Exploring the “Pagan origins” of Christmas Day
Taking place on 25 December, a common ‘birthday’ for various religions’ gods, Christmas Day shares a few commonalities with various pagan holidays. Why is this?
With the holiday season underway, social media feeds are oftentimes inundated with memes suggesting that Christmas is a pagan holiday. Responding to such messages, an early church historian has sought to cast this in its historical context.
Postdoctoral Fellow at The American Research Center in Egypt, Andrew Mark Henry took to Twitter to explain some of the origins of Christmas’ December setting.
As he went on to explain, the 25 December date is likely the result of early church figures locating the date of Jesus’ crucifixion around 25 March, and aligning his birthday to the same day. This was something of a tradition for saints, who were said to be born on the same day that they died.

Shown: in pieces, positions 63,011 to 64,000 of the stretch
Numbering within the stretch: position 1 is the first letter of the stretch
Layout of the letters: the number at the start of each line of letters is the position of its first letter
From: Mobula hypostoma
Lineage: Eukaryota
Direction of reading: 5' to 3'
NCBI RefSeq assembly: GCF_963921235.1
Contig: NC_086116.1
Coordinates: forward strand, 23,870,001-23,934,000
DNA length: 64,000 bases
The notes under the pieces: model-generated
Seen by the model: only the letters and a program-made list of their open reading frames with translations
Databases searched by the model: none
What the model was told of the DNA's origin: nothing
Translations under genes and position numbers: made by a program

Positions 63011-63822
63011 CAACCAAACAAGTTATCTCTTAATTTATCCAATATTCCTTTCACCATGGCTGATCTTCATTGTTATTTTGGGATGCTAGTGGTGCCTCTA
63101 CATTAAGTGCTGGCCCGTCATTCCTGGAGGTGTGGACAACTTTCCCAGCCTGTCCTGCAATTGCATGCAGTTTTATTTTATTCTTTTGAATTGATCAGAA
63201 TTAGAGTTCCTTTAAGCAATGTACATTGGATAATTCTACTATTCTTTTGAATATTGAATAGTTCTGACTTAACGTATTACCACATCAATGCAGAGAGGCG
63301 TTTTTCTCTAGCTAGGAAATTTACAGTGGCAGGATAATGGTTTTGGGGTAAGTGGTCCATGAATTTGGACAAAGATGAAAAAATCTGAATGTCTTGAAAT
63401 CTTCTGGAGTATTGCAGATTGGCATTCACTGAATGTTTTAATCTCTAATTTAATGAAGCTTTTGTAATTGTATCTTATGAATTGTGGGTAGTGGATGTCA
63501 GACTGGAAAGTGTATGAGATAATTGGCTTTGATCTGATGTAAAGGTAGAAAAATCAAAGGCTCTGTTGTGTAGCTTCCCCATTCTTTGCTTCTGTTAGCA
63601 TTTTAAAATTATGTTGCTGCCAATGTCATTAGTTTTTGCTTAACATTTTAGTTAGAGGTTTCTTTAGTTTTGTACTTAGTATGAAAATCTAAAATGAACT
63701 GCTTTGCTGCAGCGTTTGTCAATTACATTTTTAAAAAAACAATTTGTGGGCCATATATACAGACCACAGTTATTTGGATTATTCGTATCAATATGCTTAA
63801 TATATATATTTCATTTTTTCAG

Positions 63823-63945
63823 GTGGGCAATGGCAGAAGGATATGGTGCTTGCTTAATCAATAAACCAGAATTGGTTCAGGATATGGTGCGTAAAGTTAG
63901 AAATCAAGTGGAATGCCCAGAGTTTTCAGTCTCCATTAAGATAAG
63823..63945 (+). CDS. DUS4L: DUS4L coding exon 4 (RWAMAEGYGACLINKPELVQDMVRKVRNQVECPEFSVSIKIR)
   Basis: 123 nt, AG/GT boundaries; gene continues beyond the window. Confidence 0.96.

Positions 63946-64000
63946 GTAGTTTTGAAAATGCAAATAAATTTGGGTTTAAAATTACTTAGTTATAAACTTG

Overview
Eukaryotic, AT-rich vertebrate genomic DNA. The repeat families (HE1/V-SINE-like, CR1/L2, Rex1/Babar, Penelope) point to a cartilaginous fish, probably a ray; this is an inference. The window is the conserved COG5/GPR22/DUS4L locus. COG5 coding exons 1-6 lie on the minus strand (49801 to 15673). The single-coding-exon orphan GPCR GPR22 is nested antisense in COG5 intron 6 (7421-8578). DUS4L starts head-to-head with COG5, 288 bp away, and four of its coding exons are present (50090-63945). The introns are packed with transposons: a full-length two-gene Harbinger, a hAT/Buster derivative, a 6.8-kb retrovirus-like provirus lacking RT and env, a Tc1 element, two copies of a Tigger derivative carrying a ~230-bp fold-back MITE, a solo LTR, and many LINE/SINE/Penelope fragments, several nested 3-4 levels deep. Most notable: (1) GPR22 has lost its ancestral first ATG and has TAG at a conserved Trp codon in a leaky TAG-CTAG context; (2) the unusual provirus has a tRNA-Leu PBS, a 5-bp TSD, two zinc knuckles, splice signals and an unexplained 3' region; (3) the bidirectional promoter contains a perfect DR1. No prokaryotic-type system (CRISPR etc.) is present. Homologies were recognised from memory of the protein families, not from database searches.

“Though, rather than outright “stealing” between Christians and pagans, scholars see this as everyone (pagan, Christian, and otherwise) having a vested interest to link their god to a day already considered cosmologically important for half a millennium: the Winter Solstice,” Dr Henry wrote.
“So in the end, the topic is much more complicated than “Christians stole a pagan holiday.””
More like, “Xstians (sic), living in a society that marked the equinox and solstice on Mar 25 and Dec 25, influenced by solar theology and a desire to raise Jesus’ life to a cosmic scale, embarked on chronographic speculations, settling on Mar 25 and Dec 25 for his death and birth.”
While a short explanation, in keeping with the restraints of the Twitter platform, Dr Henry recommended a number of follow up sources including a blog entry by scholar Peter Gainsford and his own earlier video on the subject.